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Initiation of Action Potential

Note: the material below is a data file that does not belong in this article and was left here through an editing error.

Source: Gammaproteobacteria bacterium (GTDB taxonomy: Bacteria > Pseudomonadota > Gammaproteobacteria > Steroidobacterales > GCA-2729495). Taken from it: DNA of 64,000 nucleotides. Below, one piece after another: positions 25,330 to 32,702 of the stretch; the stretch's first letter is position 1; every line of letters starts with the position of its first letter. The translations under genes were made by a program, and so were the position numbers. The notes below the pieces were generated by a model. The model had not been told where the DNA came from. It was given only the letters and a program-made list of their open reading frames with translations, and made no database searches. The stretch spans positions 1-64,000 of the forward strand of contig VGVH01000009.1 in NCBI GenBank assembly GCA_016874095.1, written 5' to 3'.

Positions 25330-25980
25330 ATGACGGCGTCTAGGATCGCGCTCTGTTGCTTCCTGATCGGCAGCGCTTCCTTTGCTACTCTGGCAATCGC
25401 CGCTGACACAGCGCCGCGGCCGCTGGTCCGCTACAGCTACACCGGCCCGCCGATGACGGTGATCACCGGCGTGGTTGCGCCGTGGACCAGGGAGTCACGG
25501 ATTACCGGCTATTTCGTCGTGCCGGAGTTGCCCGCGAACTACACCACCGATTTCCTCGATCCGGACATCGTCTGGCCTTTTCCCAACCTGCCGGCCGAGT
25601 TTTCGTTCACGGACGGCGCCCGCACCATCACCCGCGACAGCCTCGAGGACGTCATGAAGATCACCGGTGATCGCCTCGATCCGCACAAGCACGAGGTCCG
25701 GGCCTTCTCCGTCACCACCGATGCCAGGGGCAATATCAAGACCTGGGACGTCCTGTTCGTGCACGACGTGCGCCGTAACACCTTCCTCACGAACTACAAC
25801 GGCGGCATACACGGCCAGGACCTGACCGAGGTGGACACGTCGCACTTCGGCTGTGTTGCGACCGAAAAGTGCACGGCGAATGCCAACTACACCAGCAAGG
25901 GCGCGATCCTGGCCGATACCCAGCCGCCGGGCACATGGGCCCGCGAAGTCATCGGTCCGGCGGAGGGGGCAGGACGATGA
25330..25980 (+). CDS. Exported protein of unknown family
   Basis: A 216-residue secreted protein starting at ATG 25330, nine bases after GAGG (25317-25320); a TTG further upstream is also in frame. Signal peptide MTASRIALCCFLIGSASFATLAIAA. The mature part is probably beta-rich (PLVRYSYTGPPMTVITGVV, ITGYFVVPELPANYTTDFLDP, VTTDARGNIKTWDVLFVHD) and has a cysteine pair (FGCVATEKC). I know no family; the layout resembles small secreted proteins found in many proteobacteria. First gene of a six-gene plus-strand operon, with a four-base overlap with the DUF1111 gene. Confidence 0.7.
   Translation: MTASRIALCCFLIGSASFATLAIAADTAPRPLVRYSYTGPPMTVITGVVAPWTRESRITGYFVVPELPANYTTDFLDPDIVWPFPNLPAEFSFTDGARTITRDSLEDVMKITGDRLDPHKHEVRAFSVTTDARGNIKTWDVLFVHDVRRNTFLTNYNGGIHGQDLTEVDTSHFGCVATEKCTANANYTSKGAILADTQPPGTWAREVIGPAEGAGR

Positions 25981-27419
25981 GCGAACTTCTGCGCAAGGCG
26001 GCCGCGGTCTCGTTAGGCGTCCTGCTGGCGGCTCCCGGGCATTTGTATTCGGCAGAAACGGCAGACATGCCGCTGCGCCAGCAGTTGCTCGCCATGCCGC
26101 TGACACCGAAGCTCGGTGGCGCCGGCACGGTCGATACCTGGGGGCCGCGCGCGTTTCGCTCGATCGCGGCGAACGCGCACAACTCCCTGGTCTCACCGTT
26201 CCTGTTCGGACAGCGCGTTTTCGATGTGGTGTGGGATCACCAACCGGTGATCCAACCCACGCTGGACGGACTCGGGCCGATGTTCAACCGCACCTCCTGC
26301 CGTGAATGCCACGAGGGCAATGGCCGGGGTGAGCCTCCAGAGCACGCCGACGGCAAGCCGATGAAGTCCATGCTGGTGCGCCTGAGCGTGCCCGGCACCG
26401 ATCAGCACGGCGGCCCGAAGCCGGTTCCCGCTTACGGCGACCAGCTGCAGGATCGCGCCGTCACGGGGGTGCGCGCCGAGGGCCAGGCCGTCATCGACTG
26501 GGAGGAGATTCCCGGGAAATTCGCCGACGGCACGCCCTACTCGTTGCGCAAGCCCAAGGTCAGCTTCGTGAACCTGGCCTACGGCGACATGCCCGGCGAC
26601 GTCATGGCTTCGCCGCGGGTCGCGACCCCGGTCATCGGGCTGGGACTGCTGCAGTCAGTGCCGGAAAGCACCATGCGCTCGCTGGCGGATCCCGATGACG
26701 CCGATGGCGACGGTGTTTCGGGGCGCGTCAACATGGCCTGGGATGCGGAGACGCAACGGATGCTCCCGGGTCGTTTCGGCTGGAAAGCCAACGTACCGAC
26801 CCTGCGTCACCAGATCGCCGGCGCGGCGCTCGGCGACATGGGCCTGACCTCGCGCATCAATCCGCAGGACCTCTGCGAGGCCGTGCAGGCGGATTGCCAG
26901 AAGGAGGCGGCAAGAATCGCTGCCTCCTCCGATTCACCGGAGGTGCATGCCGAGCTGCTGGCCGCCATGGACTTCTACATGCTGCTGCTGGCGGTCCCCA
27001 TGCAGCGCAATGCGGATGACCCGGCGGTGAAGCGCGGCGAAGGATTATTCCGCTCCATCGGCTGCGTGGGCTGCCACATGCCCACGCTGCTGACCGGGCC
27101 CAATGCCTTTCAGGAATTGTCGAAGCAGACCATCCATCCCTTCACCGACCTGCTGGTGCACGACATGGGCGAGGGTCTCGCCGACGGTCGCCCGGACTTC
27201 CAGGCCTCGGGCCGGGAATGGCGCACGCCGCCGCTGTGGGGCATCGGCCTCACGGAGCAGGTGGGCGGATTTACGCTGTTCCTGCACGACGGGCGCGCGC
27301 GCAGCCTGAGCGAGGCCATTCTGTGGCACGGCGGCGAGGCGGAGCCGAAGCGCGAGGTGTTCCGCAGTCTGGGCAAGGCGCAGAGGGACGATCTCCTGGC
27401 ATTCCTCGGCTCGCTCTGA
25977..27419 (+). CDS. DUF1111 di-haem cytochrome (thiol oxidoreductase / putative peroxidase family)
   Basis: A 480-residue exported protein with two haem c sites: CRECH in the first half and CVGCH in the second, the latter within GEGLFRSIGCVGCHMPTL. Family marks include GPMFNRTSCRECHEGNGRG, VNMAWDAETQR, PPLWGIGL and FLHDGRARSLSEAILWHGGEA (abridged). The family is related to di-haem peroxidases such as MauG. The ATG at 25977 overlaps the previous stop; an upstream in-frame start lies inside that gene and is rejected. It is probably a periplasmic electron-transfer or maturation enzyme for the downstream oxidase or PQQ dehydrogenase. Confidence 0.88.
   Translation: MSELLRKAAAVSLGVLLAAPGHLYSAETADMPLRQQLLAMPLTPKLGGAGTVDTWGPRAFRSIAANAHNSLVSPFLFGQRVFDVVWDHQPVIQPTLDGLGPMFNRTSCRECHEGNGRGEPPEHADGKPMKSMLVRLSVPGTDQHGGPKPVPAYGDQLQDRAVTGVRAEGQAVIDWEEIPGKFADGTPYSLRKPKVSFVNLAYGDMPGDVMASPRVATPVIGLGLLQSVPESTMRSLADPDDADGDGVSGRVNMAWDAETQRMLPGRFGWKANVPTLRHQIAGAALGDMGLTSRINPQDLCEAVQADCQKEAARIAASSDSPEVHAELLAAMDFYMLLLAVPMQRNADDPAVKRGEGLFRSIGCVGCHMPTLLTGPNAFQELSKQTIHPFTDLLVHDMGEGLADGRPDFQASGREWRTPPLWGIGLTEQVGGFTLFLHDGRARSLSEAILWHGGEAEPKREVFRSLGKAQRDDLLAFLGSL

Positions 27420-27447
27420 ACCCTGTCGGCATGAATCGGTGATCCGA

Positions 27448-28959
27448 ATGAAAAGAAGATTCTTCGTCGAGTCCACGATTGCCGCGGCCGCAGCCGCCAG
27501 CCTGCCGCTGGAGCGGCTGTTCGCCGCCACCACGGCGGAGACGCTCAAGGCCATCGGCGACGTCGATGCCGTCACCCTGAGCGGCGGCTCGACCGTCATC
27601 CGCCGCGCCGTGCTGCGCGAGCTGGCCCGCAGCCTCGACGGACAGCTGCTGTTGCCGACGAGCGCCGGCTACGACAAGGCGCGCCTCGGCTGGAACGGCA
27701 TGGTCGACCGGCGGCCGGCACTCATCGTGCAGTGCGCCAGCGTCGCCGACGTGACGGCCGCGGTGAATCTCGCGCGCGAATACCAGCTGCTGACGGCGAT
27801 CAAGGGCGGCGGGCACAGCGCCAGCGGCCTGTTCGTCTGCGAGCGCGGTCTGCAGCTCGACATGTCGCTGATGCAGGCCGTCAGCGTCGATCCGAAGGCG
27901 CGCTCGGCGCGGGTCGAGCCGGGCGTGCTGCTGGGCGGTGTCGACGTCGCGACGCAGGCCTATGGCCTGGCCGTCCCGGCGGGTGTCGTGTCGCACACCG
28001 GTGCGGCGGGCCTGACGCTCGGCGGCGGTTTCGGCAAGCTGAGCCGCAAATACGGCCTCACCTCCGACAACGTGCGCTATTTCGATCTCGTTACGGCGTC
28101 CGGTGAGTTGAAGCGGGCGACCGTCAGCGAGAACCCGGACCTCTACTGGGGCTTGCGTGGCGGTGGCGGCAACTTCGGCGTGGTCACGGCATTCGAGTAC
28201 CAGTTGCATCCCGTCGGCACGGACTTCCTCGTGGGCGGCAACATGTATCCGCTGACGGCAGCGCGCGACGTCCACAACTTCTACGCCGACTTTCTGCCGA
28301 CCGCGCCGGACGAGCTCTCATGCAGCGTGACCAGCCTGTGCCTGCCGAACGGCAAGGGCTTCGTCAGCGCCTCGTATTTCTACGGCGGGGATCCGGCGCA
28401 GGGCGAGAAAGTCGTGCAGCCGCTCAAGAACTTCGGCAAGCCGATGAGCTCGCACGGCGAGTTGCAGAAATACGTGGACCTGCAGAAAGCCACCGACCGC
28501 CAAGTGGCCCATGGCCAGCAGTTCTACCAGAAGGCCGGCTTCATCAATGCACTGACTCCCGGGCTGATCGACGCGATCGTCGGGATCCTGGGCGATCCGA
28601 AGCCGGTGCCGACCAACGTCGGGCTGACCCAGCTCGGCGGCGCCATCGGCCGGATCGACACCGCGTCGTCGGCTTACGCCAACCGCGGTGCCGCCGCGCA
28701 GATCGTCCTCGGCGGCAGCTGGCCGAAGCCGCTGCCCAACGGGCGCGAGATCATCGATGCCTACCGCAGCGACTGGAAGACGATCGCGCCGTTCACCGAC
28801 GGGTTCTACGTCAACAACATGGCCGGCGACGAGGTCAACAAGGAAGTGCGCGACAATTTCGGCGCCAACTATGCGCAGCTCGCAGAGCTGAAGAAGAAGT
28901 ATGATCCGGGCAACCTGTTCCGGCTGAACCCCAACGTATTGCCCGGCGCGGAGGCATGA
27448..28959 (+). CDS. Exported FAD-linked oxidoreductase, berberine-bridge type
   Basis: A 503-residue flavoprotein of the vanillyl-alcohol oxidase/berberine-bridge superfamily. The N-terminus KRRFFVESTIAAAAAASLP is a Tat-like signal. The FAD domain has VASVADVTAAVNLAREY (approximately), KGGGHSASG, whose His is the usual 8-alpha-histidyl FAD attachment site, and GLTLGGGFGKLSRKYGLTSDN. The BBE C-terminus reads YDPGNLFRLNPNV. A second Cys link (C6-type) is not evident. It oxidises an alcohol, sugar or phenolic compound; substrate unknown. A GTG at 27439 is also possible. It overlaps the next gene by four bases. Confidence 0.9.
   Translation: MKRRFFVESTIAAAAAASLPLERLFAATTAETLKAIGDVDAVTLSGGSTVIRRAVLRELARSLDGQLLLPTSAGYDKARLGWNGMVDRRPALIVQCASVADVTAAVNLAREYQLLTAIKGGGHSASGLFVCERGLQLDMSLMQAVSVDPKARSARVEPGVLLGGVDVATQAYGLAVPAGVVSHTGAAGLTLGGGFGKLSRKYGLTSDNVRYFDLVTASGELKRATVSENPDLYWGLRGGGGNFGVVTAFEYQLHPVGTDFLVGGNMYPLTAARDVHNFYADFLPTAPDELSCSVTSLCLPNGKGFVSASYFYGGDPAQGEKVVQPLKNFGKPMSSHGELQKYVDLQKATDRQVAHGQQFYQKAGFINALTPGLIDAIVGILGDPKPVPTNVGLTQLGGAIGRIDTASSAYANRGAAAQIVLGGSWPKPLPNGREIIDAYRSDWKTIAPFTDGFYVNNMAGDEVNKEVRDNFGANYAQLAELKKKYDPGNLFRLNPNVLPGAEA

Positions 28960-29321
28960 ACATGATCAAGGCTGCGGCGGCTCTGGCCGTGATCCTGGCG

The neuron is a specialized cell that is capable of generating an action potential on the cell membrane of the axon hillock. It does this by using special voltage-gated ion channels that respond to changes in voltage across the membrane of the cell. There are two types of voltage-gated channels, one for sodium and one for potassium. At the resting membrane potential of about -70 millivolts, these two voltage-gated ion channels are closed. During stimulation, when the stimulus has reached or exceeded the threshold value of around -45 millivolts, this change in voltage will signal the voltage-gated sodium channels to open up. An influx of sodium ions down their electrochemical gradient will cause the inside of the cell to become much more positive than the outside. This will cause the cell membrane to reverse polarity and this period is known as depolarization. As the voltage increases, the opening of the sodium channels causes even more sodium channels to open up. The permeability of sodium channels is now greater than the permeability of potassium channels. Eventually the cell membrane will reach a voltage of + 45 mV. This will signal the cell to inactive the sodium channels and open the potassium channels. This stage is known as the depolarization period. As the potassium channels are open, the potassium will move down its electrochemical gradient and to the outside the cell. This will cause a decrease in the amount of positive charge on the inside and eventually this will shift the polarity of the membrane back to normal. Since the potassium at this point is slightly more permeable than normal, the voltage of the membrane will drop slightly below the normal resting membrane potential. This stage is known as hyperpolarization. To return the membrane to the normal potential, the cell must use the sodium-potassium ATPase pumps, which move 3 sodium ions to the outside and 2 potassium ions to the inside (against the electrochemical gradient). Action potentials are all-or-nothing, meaning that a certain stimulus is needed to achieve the action potential. It also means that increasing the stimulus will not change the amplitude (height) of the action potential. But increasing the stimulus will increase the frequency of the action potential. There are two types of refractory periods - absolute refractory and relative refractory. During absolute refractory, no amount of stimulus will be able to generate another action potential because the sodium voltage-gated channels are either open or inactivated. However, during the relative refractory period, some of the sodium voltage-gated channels are being recovered from the inactivated phase and therefore a higher-than-normal stimulus can generate another action potential.
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